Understanding Your Cholesterol Test Results
How Do I Prepare for My Cholesterol Test?
If your doctor recommends a "non-fasting" cholesterol test, the lab will look only at your total cholesterol (and sometimes your HDL) numbers. For that test, you merely need to show up at the lab and have some blood drawn. If your doctor suggests a "fasting" cholesterol test (also called a "lipid profile"), the lab will analyze your levels of LDL, HDL, triglycerides, and total cholesterol. For that test, you will need to fast overnight before the blood test.
Sometimes a doctor will ask you to do a non-fasting cholesterol test first. Depending on the results, he or she may then send you back for the more complete lipid profile.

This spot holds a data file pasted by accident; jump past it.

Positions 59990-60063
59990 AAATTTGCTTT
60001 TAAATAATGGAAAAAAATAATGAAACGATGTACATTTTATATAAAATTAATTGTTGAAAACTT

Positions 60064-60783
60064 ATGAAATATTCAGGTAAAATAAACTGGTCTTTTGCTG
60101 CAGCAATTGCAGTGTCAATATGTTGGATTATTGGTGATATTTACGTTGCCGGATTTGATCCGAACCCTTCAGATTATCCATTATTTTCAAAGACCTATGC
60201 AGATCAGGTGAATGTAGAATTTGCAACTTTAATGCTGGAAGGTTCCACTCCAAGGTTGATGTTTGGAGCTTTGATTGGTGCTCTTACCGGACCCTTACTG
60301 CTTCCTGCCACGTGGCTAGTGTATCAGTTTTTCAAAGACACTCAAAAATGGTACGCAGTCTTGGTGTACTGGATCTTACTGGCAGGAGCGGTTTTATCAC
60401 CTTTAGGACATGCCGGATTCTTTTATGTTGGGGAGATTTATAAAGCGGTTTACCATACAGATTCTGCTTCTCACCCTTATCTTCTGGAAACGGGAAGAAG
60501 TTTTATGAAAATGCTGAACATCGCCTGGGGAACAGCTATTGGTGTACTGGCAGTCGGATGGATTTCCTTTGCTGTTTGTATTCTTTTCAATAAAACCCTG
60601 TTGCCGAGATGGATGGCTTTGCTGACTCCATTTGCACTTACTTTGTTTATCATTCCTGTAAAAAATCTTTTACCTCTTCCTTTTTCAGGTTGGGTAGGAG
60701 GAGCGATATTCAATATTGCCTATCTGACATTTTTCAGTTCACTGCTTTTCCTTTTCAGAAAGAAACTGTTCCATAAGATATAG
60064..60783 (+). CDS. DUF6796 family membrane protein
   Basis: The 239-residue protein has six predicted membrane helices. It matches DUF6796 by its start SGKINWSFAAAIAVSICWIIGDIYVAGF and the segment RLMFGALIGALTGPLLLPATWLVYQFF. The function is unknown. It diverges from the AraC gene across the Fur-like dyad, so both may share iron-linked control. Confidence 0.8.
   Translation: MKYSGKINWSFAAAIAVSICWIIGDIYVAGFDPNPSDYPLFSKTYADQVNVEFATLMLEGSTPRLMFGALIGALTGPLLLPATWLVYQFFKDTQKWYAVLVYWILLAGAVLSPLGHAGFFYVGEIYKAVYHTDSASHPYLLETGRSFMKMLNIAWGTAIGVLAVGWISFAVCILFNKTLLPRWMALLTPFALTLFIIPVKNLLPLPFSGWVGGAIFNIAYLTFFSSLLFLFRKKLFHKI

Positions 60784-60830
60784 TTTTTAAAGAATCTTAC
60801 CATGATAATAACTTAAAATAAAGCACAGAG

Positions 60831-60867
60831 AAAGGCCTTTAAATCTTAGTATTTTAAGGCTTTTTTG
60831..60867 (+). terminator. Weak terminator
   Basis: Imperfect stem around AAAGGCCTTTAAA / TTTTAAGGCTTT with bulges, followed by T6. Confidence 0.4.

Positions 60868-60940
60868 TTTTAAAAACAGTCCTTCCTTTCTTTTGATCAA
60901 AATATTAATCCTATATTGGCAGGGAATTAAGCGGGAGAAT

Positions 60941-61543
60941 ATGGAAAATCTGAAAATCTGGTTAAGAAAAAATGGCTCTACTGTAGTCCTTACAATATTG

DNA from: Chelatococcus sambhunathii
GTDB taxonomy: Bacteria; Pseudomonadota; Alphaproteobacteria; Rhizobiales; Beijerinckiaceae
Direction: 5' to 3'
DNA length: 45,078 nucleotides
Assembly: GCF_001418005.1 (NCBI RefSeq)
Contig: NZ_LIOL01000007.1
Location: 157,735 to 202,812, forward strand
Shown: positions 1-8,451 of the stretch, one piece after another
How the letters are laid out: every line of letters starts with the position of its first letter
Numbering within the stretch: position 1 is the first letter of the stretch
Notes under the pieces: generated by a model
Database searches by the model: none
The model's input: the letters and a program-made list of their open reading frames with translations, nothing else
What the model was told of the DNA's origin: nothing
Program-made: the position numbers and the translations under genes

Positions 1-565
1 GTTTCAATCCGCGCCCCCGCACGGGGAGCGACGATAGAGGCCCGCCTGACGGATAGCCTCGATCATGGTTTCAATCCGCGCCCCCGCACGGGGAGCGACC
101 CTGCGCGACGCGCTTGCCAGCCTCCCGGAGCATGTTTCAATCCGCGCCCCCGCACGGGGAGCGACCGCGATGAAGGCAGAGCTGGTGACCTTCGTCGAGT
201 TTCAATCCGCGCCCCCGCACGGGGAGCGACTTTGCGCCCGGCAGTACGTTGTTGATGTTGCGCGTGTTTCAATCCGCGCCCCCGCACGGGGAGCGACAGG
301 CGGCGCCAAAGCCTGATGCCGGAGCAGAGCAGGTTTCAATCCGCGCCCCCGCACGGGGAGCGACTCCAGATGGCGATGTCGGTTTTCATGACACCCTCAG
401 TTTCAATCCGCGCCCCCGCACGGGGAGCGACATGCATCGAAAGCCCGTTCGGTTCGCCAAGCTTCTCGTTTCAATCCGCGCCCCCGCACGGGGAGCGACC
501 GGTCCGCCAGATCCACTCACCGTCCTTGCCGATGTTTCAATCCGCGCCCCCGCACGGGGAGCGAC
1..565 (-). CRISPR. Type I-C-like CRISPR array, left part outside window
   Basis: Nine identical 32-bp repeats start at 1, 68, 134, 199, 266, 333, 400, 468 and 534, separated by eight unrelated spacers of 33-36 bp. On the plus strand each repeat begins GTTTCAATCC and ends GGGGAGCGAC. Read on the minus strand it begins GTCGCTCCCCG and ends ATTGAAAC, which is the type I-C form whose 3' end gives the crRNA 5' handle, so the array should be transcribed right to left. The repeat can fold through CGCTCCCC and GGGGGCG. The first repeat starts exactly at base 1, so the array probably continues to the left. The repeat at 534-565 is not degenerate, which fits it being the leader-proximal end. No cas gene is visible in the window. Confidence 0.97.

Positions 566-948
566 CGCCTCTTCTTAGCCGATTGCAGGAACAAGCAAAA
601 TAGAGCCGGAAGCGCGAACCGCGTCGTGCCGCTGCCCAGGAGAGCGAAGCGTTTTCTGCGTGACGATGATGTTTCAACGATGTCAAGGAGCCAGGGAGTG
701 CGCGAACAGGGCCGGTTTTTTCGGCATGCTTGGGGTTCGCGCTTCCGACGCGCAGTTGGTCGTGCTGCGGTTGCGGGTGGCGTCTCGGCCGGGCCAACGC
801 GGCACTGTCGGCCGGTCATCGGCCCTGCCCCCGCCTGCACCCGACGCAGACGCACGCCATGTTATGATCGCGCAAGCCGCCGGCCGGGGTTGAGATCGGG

How Will My Doctor Use Results From My Cholesterol Test?
After reviewing your blood test, along with other risk factors for heart disease, such as your age, weight, diet, blood pressure, exercise habits, and family history, your doctor may recommend that you increase your exercise and make diet changes to improve your cholesterol levels, among other lifestyle changes. Some people also need to take cholesterol medication.
How Often Should I Have A Cholesterol Test?
The National Cholesterol Education Program recommends having a cholesterol test every five years. People who are at risk for heart attack may need to be checked more often.